When it comes to testing a thermal interface material, the goal is very similar to cooler reviews where the idea is to determine how cool the processor stays under stress. With this concept in mind, I will be thrashing out an Intel based setup to see just how well this compound works.

Before we delve into the number though, let's take a quick look at the test box.

Intel E6600 Processor @ 2.4GHz
2GB Corsair PC8500C5 DDR2 Memory (Supplied by Corsair)
GeCube X1900XTX Video Board (Supplied by GeCube)

In the past, we have made it a habit to look at temperatures at both idle and at load. In this test session, I will be monitoring a bit differently than before. Idle temperatures are more important when realizing the cooling potential of heatsinks, so I will be aiming at testing load temperatures.

Our test methodology consists of running a load test of the processor for approx 26 minutes. After noting the maximum temperature, I went through the temperature logs and figured an average temperature throughout the test cycle.

As noted above, the processor is running at default speed and it has the stock Intel OEM heatsink mounted for our testing. All system voltages are also set to default values so that everything will be on an even keel and we can give all compounds we evaluate the same test bed as the others. Ambient temperature was a constant 23C and relative humidity was less than 25% during all test phases.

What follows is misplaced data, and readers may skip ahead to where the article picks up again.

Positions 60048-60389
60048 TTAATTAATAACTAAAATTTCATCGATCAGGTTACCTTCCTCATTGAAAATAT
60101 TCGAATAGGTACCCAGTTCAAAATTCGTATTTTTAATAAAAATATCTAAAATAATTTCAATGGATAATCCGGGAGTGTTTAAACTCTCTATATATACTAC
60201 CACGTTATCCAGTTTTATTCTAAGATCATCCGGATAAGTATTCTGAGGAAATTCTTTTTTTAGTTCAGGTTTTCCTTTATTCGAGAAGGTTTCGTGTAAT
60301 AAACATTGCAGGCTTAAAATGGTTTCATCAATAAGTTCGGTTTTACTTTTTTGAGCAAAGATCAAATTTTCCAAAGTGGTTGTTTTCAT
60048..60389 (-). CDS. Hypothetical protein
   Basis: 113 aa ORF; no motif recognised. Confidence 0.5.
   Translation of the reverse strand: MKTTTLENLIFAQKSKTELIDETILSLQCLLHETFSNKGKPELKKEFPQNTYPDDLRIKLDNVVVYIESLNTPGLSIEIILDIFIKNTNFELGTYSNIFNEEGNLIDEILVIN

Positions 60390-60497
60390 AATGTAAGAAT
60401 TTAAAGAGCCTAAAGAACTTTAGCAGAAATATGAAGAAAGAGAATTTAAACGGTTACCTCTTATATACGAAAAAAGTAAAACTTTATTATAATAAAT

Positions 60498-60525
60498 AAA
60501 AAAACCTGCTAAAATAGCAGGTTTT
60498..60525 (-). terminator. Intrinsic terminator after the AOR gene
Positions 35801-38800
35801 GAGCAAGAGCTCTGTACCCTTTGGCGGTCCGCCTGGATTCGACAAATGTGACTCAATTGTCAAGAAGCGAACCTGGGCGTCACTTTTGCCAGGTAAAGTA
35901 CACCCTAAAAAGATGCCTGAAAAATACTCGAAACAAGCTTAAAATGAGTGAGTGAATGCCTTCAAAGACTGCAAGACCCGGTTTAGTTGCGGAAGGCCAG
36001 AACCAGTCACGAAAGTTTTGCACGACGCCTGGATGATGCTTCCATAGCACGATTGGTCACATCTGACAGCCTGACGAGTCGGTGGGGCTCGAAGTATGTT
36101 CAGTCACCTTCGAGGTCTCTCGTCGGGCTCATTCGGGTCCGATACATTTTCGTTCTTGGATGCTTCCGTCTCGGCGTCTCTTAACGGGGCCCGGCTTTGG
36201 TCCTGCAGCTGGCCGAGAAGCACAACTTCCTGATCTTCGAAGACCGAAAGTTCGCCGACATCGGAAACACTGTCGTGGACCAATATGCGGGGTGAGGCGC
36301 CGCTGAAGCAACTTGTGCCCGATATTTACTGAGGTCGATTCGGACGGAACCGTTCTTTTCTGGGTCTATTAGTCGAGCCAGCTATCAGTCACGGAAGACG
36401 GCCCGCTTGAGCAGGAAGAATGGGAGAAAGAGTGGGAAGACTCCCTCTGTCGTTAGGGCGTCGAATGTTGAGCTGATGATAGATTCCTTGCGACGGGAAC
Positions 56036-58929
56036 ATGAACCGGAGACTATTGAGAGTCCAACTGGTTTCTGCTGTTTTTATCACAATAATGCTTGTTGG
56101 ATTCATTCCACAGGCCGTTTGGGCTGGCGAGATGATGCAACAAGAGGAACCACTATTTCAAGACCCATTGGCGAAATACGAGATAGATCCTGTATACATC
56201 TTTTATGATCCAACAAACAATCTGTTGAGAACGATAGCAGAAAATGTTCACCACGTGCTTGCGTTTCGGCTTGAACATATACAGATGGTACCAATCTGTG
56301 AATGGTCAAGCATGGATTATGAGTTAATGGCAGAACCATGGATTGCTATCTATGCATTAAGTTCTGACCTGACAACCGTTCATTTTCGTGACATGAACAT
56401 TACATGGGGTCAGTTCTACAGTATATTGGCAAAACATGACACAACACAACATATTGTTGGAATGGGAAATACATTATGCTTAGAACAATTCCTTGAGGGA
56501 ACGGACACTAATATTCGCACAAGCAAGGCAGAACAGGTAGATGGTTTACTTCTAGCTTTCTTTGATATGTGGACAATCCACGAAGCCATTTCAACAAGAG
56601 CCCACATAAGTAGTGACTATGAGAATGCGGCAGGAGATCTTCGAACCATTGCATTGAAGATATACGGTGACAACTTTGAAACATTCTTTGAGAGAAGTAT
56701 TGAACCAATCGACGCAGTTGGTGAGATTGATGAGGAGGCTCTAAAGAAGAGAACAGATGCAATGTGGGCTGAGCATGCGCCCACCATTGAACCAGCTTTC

After thrashing the processor at 100% load throughout the testing, we find that the OCZ Freeze compound is running right in the same arena as the other newcomers. It has a maximum load temperature of 51C and averages just a bit higher than the other products, all of which still manage to beat out the Arctic Silver. If you are still using the AS goop, it really is time to change.

Final Thoughts

When it comes to a quality TIM, we need to consider what is going to be best for our system components. After all, the processor and graphics boards of today are going to be some of the most expensive parts in your box, so it only makes sense to care for them in the best manner possible.

In the past few months, we have seen several companies come out with new compounds and they all claim to be able to beat "that silver stuff" that everyone seems to love so much. What's more, they are all doing just that! It just doesn't make any sense to continue to use a compound that is electrically conductive, especially when it is not as effective.

OCZ has brought to the table a thermal material that beats the silver goops hands down, requires no curing time, and is not electrically conductive. It performs right in line with similar products being offered and is also cheaper than Arctic Silver. I have no qualms at all in recommending a tube of OCZ Freeze for your next (or current) build. It works well and will last a long time after applying, so you just cannot go wrong.